Last weekend a trio of wolves passed through the neighborhood a mile east of our place along River Road and it now appears to be an annual winter event. Tracks in the snow tell no lies - revealing stories of survival, predation, intrigue and fear. Gallery: We're collecting your trail camera photos.
I was gazing over the neighbor’s pulping operation when I spotted the tell-tale signs on the edge of the cut. It appeared a lone wolf crossed the road after traversing the recently harvested woods. But apparently he was not alone, as neighbor Steve counted three sets of tracks on Saturday. Aspen treetops, littering the forest floor, act like candy to hungry deer during winter months and the sound of a chainsaw becomes a dinner bell. The small herd of deer attracted to the tender aspen stems in turn lured the predators into their back yard.
Experts claim an adult wolf consumes around 25 deer over the course of a year. They also determine their core home range covers 14 square miles, but may travel up to 30 miles a day while hunting. Studies show deer comprised about 50% of their diet, followed by beavers, rabbits, mice, squirrels, muskrats and other small mammals.
According to the DNR, we are now experiencing the largest wolf population in Wisconsin since the 1800s and with the growth in population, coupled with the inability of states to kill problem animals due to their protection under the federal Endangered Species Act of 1973, problems with wolves killing livestock and hunting dogs have grown to intolerable levels.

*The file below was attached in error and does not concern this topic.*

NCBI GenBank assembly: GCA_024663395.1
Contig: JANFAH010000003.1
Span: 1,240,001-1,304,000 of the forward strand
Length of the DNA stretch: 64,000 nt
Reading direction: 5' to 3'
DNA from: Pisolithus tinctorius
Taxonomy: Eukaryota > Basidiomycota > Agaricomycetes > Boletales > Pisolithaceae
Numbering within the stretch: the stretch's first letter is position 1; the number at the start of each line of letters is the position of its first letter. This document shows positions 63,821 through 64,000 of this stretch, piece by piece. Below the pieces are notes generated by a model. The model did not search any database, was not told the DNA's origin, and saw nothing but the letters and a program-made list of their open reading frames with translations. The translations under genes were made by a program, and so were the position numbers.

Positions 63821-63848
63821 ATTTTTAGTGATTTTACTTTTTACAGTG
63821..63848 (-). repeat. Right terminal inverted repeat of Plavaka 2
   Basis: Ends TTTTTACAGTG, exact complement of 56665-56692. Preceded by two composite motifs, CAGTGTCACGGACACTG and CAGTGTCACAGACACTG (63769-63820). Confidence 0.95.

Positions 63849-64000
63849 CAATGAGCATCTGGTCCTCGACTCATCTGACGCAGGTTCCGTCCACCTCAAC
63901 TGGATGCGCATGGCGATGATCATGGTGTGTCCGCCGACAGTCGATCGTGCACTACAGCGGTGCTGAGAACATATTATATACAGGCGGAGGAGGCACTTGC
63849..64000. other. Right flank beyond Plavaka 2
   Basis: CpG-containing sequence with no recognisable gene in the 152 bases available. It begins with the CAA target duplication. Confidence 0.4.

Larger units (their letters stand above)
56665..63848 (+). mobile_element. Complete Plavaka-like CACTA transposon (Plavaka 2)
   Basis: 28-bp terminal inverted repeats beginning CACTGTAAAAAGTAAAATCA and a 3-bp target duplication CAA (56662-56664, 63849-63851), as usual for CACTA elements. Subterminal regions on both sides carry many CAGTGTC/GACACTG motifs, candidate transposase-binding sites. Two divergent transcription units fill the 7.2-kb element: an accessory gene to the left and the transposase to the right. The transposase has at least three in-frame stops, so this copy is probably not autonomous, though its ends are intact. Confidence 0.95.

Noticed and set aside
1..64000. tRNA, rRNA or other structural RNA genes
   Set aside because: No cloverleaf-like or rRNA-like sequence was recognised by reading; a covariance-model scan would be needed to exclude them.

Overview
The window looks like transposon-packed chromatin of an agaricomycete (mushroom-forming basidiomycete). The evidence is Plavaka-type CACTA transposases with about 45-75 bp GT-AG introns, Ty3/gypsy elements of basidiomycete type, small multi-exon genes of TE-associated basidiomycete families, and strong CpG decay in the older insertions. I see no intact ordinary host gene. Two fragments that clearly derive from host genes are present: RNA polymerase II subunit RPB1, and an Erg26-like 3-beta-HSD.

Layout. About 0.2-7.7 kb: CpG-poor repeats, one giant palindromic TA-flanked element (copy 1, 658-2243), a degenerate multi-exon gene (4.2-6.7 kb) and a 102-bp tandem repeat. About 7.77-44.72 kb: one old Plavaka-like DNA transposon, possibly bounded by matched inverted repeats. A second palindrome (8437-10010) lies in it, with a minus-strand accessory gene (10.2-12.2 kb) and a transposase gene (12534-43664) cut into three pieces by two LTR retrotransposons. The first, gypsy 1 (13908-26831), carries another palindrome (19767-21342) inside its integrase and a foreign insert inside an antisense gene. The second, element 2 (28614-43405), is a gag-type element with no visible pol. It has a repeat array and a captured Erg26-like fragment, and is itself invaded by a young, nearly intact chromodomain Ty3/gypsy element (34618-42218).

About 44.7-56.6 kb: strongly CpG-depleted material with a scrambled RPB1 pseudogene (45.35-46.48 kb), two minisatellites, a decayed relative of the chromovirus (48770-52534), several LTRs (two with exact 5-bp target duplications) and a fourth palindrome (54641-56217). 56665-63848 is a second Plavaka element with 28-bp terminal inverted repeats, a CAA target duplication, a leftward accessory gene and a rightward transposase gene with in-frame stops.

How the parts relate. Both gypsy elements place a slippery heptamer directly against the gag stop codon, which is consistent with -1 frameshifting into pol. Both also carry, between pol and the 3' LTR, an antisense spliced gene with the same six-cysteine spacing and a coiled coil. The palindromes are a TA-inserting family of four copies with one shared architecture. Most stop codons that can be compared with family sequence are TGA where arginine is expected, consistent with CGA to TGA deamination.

Backtracking their travel route, I found where the wolves had crossed a large marsh southwest of our property, then lost their movements in a big tract of woods. A small herd of twelve deer, just inside the edge of the woods seemed undaunted - apparently the predators were long gone.
Tracks in the snow told the story - but I watched intently the surrounding landscape for a possible sighting. You see, I have been hunting wolves for years. Not with a gun, but armed with binoculars and camera – and it appears I am one of the minority in the area that hasn’t seen the neighborhood wolves. My list of two wolf sightings all occurred up north while bird hunting.
Last year, neighbors Bill and Norma observed a large male standing broadside in a hayfield. Jim and Margie watched from their window as another cased a doe and her two fawns in the field behind their house. Two years ago, Steve and his mother Grace experienced one up close and personal looming large in front of their car. And along Dam Road, neighbors Dave and Mary saw a couple while walking their dogs. The list goes on – sightings in our township have become common place. Except for me.
Hoping to report to you that I saw a wolf this winter along the creek was my wish. The next best thing of course is tracks in the snow. The laws of average say I will spot one sooner or later.
And when I do, you’ll be the first to know.
Ken M. Blomberg is a freelance writer and longtime resident of the Town of Eau Pleine, northeast of Junction City. A 1976 graduate of UWSP in Resource Management, he is currently Executive Director of the Wisconsin Rural Water Association. He can be reached at firstname.lastname@example.org.